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Lamborghini LM002 “Rambo Lambo” to cross the block at Fort Lauderdale

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Photos by Erik Fuller courtesy of Auctions America.

Looking for the perfect vehicle to turn heads at your community’s Earth Day Festival next month? We found it: a bright red, 6,800-pound, V-12-powered, four-wheel-drive that will get you to the tree plantings and litter cleanup sites on less than a gallon of gas — provided, of course, that your destination isn’t more than eight miles away. (Yes, it gets eight MPG.)

Off-road enthusiasts of the 1980s and 1990s know it as the Lamborghini LM002 or the “Rambo Lambo,” as it was nicknamed. Compared to today’s production super off-roaders like the 450-hp, twin-turbo, 2017 F-150 Raptor, the LM002 doesn’t seem quite as wild as it did 25 years ago — or big for that matter.

But when the truck’s prototype took its first bow at the 1982 Geneva Auto Show, the “Rambo Lambo,” seemed just as outrageous as its more famous stablemate the Countach.

The production LM002 can trace its lineage back to 1976 when an American defense contractor Mobility Technology International partnered with Lamborghini to build military vehicles using midmounted American V-8s. The plan unraveled in court when a rival company sued over the design of the MTI/Lamborghini Cheetah prototype and the project was scrapped.

After Jean Claude and Patrick Mimran purchased Lamborghini in 1980 (for just $3 million) the LM001 military vehicle prototype surfaced, looking vaguely like the Cheetah but powered by an AMC V-8. When the first LM002 was built in 1982, it was powered by a front-mounted Lamborghini V-12.

The body was a boxy-looking affair made of fiberglass and aluminum panels hung on a tubular steel space frame. There would be no clubby solid axles under this desert stormer; instead, it rode on independent front and rear suspension with double wishbones, coil springs, telescopic shocks and variable torque distribution to each wheel. The steering used a heavy-duty rack-and-pinion setup for a nimble feel and, with a 50/50 front-to-rear weight distribution, this truck would have none of the evil handling characteristics that Jeep CJ enthusiasts claim to be fond of. Pirelli was commissioned to make special tires to fit the LM002’s 17×11-inch steel wheels. The resulting 345/R60/17 Kevlar-reinforced meats were appropriately named “Scorpion.”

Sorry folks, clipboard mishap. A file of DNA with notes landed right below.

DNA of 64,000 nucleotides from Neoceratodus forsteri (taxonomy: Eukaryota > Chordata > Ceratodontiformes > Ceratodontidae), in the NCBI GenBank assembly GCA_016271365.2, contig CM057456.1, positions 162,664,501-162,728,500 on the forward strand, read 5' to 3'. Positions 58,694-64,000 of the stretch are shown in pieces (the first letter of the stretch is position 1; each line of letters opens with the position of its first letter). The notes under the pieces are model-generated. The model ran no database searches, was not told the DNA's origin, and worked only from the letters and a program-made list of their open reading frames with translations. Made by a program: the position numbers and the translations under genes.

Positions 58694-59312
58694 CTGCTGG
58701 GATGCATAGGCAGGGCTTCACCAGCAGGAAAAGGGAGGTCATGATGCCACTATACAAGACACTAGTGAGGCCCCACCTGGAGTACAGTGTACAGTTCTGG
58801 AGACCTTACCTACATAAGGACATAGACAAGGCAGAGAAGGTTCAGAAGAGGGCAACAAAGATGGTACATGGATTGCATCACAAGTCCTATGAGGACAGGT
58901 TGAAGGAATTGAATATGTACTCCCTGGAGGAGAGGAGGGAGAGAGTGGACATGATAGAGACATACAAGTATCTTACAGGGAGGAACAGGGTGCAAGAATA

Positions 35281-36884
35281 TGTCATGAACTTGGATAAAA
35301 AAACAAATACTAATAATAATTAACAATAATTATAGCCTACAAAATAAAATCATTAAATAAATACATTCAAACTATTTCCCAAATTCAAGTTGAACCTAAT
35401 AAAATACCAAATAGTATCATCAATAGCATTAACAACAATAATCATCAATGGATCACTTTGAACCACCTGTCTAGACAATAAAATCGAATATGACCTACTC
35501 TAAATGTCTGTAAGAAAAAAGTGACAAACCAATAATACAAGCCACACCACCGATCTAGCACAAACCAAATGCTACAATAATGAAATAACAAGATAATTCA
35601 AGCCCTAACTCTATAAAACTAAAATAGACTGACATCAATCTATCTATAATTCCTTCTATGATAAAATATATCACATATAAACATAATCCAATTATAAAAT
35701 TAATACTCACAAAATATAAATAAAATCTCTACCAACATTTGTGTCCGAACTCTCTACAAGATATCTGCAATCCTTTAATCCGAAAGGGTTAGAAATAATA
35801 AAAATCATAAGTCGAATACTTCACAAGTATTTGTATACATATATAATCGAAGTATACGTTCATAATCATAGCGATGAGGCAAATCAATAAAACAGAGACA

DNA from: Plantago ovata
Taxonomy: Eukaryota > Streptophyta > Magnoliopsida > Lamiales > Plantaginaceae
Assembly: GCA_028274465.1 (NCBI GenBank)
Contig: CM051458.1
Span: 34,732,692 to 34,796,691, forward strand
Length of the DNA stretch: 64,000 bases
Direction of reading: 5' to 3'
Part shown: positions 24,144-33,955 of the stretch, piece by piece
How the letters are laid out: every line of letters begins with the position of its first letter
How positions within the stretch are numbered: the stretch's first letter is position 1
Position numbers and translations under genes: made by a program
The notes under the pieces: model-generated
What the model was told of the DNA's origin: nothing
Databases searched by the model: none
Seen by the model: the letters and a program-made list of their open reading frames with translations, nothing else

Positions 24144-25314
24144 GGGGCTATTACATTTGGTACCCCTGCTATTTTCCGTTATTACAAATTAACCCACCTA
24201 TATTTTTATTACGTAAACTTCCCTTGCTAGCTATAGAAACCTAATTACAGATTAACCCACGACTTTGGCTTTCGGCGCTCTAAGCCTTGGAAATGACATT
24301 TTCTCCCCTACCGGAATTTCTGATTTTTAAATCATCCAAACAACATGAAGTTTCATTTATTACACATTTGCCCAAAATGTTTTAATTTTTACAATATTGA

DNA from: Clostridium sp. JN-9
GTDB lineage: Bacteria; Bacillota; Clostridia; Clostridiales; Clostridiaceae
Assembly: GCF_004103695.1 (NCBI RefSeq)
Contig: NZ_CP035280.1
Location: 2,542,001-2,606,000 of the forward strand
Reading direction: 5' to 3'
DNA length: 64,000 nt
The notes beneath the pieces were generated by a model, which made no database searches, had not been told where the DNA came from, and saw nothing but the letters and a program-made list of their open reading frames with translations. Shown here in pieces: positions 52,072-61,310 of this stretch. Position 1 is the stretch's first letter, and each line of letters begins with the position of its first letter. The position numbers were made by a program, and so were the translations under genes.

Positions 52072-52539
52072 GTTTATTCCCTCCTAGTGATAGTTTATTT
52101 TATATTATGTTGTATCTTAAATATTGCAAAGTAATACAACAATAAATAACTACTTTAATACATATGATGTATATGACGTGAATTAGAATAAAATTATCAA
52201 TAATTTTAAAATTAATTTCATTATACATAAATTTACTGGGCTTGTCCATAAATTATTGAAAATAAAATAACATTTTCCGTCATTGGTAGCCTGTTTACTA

Under its hood, the LM002 packed the howling 450-hp, 5.2-liter (5,167-cc), four-valve “Quattrovalvole” DOHC V-12 used in the Countach with a reduced compression ratio to allow it to run comfortably on pump fuel. Early trucks breathed through Weber carburetors, while later versions used a more off-road friendly fuel-injection system.

The transmission in our feature truck is a ZF five-speed manual coupled to a ZF two-speed transfer case, and the final drive ratio is a gutsy 4.11:1. Still, it’s said that the LM002 can hit 130 MPH at full song. With a 73-gallon fuel tank, the Lambo has a comfortable cruising range, even at the eight MPG that Car and Driver’s Brock Yates recorded in the magazine’s October 1987 issue.

The LM002 didn’t find a lot of takers among military customers around the world, but just over 300 of these 6,680-pound bulls were built and sold. They were lavishly equipped with leather upholstered bucket seats, Nardi steering wheels, wood dash trim, carpeted floors, air conditioning and a top-of-the-line sound system.

When introduced in the U.S. in 1987, the LM002 stickered for about $120,000, which priced it about in line with the Countach. Though they’re rare, many of the 300-plus LM002s built are still out there (except for Uday Hussein’s, which was reportedly blown up by the U.S. military).

This one is scheduled to cross the block Saturday, April 1, at Auctions America’s Fort Lauderdale sale, March 31-April 2. It has just over 10,000 miles (17,250 kilometers) showing on the odometer and the auction house has set the presale estimate at $250,000-$300,000.

We last spotted this truck at Mecum’s Monterey sale in August 2015 where it sold for $240,000 and was sporting a front-mounted Warn winch. Incidentally, if you’d like to hear one of these V-12s sing, as well as some witty quips about the LM002’s history, design and performance, you can watch Jay Leno’s November 2015 review of a similar Rambo Lambo on his YouTube channel.